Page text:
How much time hangs off this bridge to separate me from her? My mind turns to all those who have shaped me, their kindness flowing over me, smoothing my rough edges like a pebble on a riverbed. Barney’s daily walks with our babies in the pram, back in the days when few men did that. The friend who cooked for us when Barney first became ill. My grandson who called me yesterday to say he was thinking about me. Do I wish to reel in all that time? To have my young body again? I hear my voice escaping from my dry throat,
“No. That’s not what I want.”
The falling water whispers, “Barney. You could be that girl on his arm again.”
I feel something warm brush against me, startling me, and for a crazy second I think it is him. Then I realise a dog is pushing past me through the rails of the bridge and splashing down into the water. I look around for its owner and when I turn back my reflection has disappeared in a cloud of sediment. In its place the dog looks up at me, grey and soggy with its tail wagging. It clambers out, shakes the water off its coat, then jumps up on to me, splattering me with mud.
Its frantic owner is not far behind
“Oh God! I’m so sorry. Are you alright?”
It is difficult to guess her age. Time has marked her unevenly, skimming gently over her soft face then rushing quickly through her hair, churning it up in silver streaks.
“Don’t worry, please.” I say, “I love dogs. They accept people as they are, sometimes a little too enthusiastically that’s all.”
She pulls the dog away from me and looks me up and down, as if inspecting me for damage.
“You look cold” she concludes, “I have a flask of tea if you want some?”
I accept gratefully and her kindness warms me before she even pours the drink. As she fumbles in her bag, the dog’s front paws are back on my chest.
“Sorry.” she says again, “He’s just a puppy, y’know, always moving, always changing.”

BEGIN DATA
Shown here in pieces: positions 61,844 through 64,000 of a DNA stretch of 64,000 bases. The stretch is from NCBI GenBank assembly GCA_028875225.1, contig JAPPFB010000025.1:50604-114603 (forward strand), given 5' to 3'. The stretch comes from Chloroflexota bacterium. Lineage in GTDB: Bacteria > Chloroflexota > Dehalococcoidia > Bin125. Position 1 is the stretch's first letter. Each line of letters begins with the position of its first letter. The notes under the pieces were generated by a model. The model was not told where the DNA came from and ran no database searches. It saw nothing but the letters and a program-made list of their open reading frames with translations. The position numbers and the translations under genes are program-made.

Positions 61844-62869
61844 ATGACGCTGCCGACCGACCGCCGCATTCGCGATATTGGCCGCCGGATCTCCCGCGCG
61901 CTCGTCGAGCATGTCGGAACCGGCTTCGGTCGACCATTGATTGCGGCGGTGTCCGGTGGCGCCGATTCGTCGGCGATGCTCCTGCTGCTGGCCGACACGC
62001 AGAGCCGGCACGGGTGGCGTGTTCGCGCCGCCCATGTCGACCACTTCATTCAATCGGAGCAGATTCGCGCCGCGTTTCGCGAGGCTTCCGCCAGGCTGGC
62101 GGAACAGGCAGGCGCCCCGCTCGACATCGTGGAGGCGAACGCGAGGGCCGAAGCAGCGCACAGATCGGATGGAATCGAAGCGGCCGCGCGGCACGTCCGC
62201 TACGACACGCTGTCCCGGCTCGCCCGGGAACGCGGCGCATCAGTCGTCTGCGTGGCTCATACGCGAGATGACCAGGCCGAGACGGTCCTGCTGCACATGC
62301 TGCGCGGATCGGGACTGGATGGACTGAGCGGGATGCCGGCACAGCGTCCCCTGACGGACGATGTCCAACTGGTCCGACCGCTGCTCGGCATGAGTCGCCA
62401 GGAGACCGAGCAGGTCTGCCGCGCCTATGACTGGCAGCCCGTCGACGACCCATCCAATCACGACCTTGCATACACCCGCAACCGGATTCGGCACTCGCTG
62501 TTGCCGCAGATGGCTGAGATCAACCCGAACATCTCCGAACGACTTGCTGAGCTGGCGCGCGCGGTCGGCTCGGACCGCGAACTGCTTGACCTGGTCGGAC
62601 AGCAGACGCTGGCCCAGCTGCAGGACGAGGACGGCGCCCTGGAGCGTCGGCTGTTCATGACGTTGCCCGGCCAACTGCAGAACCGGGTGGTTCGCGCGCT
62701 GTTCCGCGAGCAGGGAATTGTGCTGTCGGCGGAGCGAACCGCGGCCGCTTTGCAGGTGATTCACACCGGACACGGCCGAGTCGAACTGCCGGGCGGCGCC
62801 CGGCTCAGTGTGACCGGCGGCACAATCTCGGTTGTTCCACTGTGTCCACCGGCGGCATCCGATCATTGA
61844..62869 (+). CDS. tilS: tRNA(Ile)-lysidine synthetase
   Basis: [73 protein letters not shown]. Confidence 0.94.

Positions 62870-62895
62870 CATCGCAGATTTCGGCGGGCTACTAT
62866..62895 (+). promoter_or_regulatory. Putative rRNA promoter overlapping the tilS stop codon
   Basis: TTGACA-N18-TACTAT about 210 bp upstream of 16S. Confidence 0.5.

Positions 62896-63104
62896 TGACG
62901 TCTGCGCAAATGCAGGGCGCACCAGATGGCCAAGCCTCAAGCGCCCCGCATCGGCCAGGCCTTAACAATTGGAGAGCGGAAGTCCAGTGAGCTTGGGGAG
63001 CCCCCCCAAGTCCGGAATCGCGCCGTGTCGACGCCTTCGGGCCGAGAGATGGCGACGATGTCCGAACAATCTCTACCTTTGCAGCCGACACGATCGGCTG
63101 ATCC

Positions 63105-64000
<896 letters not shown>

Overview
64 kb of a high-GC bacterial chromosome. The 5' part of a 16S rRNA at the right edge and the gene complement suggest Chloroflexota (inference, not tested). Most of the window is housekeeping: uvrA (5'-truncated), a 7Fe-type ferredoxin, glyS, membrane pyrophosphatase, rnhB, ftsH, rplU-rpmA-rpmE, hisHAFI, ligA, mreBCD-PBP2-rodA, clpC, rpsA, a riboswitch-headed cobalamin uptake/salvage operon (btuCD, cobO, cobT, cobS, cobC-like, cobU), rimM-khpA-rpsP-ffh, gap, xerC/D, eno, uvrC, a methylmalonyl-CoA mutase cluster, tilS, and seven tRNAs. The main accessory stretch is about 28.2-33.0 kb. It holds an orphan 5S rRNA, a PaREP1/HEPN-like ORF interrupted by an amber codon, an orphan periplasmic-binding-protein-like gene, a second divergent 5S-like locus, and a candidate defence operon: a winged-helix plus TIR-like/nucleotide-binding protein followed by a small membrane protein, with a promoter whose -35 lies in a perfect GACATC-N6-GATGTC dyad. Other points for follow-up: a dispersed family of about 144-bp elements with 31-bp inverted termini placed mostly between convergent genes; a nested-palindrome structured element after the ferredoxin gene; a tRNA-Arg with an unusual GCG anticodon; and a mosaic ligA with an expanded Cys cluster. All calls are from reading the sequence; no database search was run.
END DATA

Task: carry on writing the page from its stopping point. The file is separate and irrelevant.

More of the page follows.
She pulls the dog into a sitting position then hands me the drink in the lid of her flask. Circles form and break in the warm brown tea as I hold it with trembling hands.
Louise was a runner-up in the Wild Words Summer Solstice Competition 2018. Below she describes her creative process…
My head has always been full of words and stories but for most of my life I have lacked the confidence and self discipline to get much down on paper. This changed last year when I joined a writing group in my village. There were only a small handful of us but for a while we would meet in the pub to challenge ourselves with writing exercises. This piece was the result of one of these exercises. One week the group leader brought along some photos and we were asked to select a photo of a person and write about them as a character and then select a landscape photo and place our character in that landscape to create a story. I found myself drawn to a photo of an old lady with deep wrinkles and eyes that were hard to look away from, and a photo of a nearby bridge on the Thames footpath. I wrote my first draft of this story right there in the pub in response to these prompts. Later I walked along the riverside to the bridge, imagining myself as the character and this helped me to describe the environment. I then redrafted my story at least ten times until I was happy with it. Sadly, after a few months our writing group disbanded as we are a small village and we had too few members to sustain it. However, the encouragement I received there has motivated me to continue to write. I have now joined a larger writing group in a nearby town, I write short stories whenever I have a spare moment and nature continues to inspire the best of my writing.
This story, by Sage Webb, was the overall winner of the Wild Words Winter Solstice Competition 2017.
Something shook the kink out of the hose and the words sprayed out, soaking me and Brett and the kilim wall hangings we got at the Grand Bazaar in Istanbul on our honeymoon. We had hung the pretty, rough textiles as soon as we’d gotten home from the trip, warming up the condo with pinks and purples and golds. After we’d hung them all, Brett had put in a Tarkan CD we’d bought over there, and we’d danced awkwardly on the kitchen’s bamboo flooring, having forgotten everything we’d learned in our wedding-dance classes. Those classes wouldn’t have helped us with Tarkan anyway, but we still mentioned them that night we hung the kilims, and we laughed over how we’d forgotten everything the minute we’d finished that bridal rhumba in front of my mom and his parents and my sorority sisters.